Habitat Quality Influences Migratory Strategy of Female White Tailed Deer
AbstractPartial migration is a life history strategy that is common for ungulate species living in seasonal environments. One factor that influences the decision to migrate by ungulates is access to high quality habitat. We evaluated the influence of access to winter habitat of high quality on the probability of an individual migrating, seasonal habitat use between and within migratory and resident classes of deer, and the effects of this decision on the survival of female white-tailed deer. We radio-collared 67 female white-tailed deer (Odocoileu virginianus) in 2012 and 2013. The odds of being a migrant increased as home range size increased and decreased as proportion of cropland within home range in winter increased. The habitat with the highest relative probability of use in winter for residents was pasture (1.00, SD = 0.01) and for migrants was riparian (0.73, SD = 0.39). In summer both groups had the highest relative probability of using pasture (resident = 0.96, SD = 0.15; migrant = 0.99, SD = 0.08). We integrated the migration probability and survival models to estimate annual and seasonal survival rates of migrants and residents. We found no difference between the annual and seasonal rates of survival for the different migration strategies. Our results indicate that access to habitat of high quality may be a strong influence on a female white-tailed deer’s decision to migrate. We suggest the presence of partial migration in a population may be a response to competition for high quality habitat.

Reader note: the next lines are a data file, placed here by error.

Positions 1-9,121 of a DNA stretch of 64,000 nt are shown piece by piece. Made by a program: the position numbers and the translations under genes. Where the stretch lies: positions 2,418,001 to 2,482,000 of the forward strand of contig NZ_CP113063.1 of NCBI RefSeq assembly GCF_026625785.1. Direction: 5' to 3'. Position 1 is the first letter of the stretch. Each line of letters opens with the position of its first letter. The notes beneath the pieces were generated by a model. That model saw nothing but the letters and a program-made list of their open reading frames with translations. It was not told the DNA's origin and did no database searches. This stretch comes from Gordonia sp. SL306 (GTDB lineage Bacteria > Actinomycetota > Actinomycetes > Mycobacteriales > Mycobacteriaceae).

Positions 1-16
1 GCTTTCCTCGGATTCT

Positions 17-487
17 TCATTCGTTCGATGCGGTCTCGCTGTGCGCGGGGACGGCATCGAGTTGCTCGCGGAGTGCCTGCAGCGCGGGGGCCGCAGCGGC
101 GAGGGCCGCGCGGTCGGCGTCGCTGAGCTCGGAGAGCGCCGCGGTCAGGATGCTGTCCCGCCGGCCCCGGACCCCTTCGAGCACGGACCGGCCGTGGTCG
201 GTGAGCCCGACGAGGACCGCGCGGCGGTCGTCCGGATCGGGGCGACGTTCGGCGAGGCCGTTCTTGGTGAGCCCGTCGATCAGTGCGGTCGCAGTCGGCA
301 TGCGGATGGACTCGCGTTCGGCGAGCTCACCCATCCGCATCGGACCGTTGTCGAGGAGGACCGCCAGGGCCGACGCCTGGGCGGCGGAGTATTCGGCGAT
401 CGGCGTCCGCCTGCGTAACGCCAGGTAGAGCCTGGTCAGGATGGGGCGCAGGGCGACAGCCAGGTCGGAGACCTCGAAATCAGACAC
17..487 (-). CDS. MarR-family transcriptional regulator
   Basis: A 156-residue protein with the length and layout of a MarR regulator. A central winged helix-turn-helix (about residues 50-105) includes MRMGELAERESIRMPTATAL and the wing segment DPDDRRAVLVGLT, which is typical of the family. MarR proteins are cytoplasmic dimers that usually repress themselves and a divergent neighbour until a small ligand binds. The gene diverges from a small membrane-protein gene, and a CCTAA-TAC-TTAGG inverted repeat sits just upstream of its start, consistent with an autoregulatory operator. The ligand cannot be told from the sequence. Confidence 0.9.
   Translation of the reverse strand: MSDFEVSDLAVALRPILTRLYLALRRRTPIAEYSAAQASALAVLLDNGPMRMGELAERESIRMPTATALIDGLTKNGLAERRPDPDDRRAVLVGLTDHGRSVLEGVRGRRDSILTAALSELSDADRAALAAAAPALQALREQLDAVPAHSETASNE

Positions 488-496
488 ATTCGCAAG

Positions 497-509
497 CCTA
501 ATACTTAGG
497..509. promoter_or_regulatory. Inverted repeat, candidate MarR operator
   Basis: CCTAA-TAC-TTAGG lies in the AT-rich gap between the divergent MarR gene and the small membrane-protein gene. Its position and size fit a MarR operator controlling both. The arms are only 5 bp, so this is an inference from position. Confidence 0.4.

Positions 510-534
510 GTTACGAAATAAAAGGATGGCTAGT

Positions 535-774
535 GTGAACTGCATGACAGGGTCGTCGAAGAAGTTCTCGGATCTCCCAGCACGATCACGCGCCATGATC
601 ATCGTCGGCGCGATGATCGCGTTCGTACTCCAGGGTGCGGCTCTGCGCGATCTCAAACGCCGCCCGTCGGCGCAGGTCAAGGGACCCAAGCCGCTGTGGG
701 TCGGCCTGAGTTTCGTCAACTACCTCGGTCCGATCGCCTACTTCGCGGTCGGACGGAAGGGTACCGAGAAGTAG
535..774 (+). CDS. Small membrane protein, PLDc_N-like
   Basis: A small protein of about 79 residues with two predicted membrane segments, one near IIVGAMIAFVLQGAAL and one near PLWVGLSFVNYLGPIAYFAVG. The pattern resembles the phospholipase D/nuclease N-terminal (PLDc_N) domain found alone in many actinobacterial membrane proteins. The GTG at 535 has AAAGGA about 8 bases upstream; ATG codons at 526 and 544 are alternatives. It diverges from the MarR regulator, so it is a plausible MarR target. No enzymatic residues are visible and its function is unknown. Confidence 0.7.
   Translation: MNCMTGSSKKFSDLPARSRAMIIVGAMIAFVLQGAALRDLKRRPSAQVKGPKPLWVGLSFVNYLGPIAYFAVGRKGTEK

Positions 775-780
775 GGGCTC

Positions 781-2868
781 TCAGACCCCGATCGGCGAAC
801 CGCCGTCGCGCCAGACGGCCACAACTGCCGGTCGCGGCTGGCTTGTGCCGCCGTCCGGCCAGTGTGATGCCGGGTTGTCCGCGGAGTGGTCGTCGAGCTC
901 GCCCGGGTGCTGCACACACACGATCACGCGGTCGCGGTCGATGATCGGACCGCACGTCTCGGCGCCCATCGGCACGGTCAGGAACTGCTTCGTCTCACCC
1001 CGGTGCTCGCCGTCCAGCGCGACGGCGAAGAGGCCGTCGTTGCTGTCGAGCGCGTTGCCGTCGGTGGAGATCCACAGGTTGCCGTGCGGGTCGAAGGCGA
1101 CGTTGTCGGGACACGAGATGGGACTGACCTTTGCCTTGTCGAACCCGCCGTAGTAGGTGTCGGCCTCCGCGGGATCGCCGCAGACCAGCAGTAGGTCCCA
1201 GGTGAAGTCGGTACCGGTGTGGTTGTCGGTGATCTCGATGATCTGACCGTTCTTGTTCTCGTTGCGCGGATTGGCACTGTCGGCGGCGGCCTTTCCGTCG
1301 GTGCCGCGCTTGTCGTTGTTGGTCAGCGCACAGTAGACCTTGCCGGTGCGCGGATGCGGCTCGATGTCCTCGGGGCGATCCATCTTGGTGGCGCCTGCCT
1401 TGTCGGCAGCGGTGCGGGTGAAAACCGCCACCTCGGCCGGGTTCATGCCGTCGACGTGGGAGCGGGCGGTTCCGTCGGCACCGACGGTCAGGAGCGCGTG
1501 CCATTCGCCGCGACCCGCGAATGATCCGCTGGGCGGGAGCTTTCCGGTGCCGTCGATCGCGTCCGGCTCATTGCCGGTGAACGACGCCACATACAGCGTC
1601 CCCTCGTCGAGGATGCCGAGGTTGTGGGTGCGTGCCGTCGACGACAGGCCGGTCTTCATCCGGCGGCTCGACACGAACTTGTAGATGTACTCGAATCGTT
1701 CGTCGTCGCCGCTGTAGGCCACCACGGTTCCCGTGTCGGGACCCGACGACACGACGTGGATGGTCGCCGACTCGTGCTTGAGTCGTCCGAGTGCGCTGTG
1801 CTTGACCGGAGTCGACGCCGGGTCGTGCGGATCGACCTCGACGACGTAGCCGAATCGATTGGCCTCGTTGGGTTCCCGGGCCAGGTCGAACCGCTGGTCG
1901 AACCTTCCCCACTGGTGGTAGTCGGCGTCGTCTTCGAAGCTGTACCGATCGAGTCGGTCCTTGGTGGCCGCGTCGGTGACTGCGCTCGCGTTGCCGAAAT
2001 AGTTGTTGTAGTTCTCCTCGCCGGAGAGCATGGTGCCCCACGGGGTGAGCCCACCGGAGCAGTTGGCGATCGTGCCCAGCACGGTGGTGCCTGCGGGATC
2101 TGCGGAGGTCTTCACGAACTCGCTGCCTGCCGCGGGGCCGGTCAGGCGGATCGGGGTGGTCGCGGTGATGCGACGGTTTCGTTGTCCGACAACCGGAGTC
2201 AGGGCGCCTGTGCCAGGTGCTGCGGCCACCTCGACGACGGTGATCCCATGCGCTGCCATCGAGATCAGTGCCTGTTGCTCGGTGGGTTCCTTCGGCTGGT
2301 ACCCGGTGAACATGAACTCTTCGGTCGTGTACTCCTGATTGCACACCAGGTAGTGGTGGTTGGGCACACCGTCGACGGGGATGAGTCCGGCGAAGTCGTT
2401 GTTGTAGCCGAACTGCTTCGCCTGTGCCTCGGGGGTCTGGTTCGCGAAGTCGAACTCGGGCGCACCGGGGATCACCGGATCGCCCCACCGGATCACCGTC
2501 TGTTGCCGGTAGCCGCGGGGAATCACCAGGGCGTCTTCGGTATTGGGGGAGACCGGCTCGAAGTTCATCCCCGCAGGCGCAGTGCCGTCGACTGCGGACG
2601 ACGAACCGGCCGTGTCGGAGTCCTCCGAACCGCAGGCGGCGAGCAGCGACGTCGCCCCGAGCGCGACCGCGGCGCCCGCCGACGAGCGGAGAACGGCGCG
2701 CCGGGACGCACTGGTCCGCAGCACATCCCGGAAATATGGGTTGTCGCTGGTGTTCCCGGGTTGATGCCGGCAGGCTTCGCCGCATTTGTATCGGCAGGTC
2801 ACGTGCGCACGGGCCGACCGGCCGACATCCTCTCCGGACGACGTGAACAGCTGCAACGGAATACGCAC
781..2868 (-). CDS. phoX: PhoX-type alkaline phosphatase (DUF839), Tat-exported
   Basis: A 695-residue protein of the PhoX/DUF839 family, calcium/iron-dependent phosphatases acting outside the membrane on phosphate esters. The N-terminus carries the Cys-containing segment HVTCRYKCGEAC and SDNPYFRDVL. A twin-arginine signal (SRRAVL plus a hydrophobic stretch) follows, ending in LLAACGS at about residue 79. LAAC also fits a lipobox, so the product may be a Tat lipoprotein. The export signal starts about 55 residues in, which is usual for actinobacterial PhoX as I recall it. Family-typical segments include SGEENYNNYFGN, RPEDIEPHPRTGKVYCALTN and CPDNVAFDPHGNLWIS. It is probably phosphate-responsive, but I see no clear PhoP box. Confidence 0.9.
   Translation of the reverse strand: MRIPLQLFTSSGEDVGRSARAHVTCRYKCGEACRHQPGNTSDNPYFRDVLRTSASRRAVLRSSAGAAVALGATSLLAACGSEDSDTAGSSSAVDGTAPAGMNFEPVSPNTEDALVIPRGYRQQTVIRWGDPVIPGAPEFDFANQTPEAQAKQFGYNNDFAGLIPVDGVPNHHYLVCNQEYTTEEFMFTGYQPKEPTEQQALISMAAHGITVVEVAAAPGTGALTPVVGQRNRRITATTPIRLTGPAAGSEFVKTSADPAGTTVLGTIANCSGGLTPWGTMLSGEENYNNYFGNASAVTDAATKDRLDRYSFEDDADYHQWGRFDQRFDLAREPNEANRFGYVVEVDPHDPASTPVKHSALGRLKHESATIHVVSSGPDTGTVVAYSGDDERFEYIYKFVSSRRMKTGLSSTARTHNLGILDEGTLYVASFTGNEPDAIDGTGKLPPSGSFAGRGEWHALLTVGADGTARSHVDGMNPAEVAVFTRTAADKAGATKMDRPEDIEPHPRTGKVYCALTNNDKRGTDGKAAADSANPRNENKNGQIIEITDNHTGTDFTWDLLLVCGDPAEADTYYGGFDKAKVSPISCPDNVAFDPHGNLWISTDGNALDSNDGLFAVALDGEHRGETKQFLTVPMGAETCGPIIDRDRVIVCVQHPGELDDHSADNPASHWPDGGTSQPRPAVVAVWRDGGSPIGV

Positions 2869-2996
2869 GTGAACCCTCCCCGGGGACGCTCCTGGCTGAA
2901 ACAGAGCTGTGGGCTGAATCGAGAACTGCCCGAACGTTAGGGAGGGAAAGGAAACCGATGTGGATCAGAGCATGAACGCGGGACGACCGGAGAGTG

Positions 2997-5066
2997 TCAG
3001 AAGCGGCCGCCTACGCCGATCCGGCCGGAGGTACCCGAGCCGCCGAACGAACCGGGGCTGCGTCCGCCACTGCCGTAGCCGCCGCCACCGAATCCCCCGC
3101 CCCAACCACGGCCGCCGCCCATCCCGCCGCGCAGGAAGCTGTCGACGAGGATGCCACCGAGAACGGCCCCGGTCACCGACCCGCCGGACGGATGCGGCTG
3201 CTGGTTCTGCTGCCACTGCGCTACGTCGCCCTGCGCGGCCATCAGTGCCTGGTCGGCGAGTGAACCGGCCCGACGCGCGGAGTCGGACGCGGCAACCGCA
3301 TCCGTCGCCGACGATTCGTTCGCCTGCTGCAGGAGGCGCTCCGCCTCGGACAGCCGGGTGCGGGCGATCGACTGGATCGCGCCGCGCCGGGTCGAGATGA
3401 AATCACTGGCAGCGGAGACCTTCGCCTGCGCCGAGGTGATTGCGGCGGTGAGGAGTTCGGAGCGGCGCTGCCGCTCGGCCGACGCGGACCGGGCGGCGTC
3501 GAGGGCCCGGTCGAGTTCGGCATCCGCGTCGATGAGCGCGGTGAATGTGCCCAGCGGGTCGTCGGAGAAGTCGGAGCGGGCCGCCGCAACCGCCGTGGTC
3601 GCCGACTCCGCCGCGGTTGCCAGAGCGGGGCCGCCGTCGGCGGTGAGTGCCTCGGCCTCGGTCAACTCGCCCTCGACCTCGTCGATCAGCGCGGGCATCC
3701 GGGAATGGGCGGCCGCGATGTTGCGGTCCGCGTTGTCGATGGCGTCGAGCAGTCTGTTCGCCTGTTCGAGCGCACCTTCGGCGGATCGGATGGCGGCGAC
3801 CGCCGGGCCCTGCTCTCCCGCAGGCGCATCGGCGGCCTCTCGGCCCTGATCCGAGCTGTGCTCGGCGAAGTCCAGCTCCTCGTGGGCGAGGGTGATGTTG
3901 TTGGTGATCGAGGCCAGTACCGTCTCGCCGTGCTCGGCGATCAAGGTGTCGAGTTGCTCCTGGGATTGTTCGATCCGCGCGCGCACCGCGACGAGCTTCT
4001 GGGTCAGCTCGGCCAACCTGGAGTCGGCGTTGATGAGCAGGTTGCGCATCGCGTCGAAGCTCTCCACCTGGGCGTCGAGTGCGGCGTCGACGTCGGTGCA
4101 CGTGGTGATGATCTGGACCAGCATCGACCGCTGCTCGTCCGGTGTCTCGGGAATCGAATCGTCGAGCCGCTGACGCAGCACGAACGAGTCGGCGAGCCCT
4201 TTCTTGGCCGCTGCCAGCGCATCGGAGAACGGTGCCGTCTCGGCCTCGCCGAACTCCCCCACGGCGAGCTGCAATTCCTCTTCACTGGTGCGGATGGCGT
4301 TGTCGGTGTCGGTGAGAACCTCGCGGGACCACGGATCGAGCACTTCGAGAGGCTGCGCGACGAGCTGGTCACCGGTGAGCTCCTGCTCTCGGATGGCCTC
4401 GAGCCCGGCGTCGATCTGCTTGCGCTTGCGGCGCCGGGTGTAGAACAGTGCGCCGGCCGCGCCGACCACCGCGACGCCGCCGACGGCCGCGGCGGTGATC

Montana Chapter of The Wildlife Society [Abstracts]